Austin Food Crafters Earn National Accolades From Good Food Foundation

Great news for good food

Jackie Letelier (l) and Emily Stengel of Casero (Courtesy of Casero)

Question: What do unusually spiced chocolate bars, small-batch chicken liver pâtés, and possibly the best trail mix you've ever munched have in common?

Answer: They're made by your fellow Austinites and they all received Good Food Awards this year.

The annual Good Food competition's been going on since 2011; of this year's 2,000-plus entries nationwide, 244 took top honors, including a trio of hometown heroes: Madhu, artisans of spiced chocolate; Casero, purveyors of custom charcuterie and the condiments that enhance it; and Shār, producers of snack mixes from just nine ingredients.

The Good Food Foundation, based in San Francisco but with a national purview, "exists to celebrate, connect, empower, and leverage the passionate and engaged, yet often overlooked, players in the food system who are driving towards tasty, authentic, and responsible food in order to humanize and reform our American food culture."

More often than not, at least in the greater Austin area, the tasty, authentic, and responsible food honored by the Good Food Foundation over the years has been in the category of alcoholic beverages. Considering the amount of breweries and distilleries in Central Texas – the scene's undergone a veritable renaissance since Tito Beveridge proved, in 2001, that Texas vodka could kick global ass – it kind of makes sense. Adding what we personally know about past winners like the Hill Country's Treaty Oak Distillery and Jester King Brewery (and this year's Driftwood-based champ, Vista Brewing), as well as Austin-centered Hops & Grain, Strange Land, and Still Austin, it makes perfect sense that adult beverages have scored so well. That fewer nonliquid products have ever made the grade – noms from Lox, Box & Barrel; Epic; and Pogue Mahone Pickles among them – also suggests a relative rarity that indicates braggably high standards. In that light, let's take a look at this year's winners.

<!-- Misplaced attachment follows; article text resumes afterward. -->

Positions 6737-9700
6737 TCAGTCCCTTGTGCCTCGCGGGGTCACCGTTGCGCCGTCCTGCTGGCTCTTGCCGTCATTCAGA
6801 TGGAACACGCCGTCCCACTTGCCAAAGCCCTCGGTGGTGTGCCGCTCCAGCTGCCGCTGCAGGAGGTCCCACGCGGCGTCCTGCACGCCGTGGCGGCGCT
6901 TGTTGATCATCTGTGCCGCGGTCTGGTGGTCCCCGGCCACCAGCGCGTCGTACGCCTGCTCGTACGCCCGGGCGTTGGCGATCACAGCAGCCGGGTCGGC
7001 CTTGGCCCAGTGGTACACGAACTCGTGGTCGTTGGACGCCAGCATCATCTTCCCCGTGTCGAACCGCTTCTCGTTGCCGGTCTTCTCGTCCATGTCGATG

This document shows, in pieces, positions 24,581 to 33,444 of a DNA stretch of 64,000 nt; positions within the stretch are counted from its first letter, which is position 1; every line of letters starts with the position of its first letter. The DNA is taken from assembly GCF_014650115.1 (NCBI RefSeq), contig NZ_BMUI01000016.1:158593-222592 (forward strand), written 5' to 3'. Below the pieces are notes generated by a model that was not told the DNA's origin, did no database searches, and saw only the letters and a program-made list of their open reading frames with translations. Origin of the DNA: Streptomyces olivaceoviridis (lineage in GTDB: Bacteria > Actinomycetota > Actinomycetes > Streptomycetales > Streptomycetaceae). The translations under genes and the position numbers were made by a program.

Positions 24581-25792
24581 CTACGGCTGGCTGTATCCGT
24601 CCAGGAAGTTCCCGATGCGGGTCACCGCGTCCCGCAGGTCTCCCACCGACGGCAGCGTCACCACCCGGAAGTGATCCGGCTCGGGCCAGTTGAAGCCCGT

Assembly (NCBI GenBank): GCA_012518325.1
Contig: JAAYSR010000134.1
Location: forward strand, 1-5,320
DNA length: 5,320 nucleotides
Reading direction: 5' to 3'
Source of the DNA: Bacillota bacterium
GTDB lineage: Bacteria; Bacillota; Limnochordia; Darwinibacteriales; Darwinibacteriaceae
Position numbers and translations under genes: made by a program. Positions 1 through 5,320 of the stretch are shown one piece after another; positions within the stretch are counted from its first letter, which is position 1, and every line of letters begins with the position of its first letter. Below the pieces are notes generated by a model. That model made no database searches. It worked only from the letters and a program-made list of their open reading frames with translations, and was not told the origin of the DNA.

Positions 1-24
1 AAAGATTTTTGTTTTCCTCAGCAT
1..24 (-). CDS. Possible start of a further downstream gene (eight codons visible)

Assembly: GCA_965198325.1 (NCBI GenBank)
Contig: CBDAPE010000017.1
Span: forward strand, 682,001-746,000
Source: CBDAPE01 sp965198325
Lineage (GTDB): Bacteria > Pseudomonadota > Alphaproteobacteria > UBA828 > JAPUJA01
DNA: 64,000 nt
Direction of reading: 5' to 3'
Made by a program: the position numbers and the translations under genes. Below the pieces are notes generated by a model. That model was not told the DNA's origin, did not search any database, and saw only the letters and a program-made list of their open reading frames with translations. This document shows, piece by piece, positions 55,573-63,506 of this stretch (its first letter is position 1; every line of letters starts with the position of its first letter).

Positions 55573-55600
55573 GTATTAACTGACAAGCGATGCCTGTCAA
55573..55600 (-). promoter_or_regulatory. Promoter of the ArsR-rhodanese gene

Harshit Gupta and Elliott Curelop, happily transplanted from not-quite-so-sunbaked Seattle, started their Austin chocolate company in 2018. We profiled them in these pages right before COVID shut everything down. And we pretty much raved about their products, due to the spices supercharging each bar with uncommon flavor: rose and pistachio, saffron, dark masala chai, coconut milk and cashew, and lemon with coriander. But none of those bars, according to the Good Food experts, were precisely award-winning.

Harshit Gupta and Elliott Curelop of Madhu Chocolate (Courtesy of Madhu Chocolate)

"We applied to the Good Food Foundation two years back," says Gupta, "and we got a lot of feedback around that time, but we didn't win. So we refined the chocolate, and our process has changed a lot."

"Our chocolates used to be a little on the grainier side," admits Curelop. "So we changed the way we make them. We used to just throw the nibs in for grinding, but now we make cocoa liquor first – and then we grind that along with the sugar, so it starts smooth and then we refine it from there."

Austin Food Crafters Earn National Accolades From Good Food Foundation

Another likely reason for this year's win: Idukki Black Pepper. It's subtle, it's unexpected, and it works remarkably well in a bar of 68% cacao. "This was our ode to India – using Indian cacao, Indian spice, everything Indian," says Gupta. "All of our other beans come from Colombia, but the beans for the Black Pepper come from the Idukki Hills in Kerala. And the pepper itself comes from the same region, so there's a lot of terroir happening. Everything is single origin, too, coming from very small farms."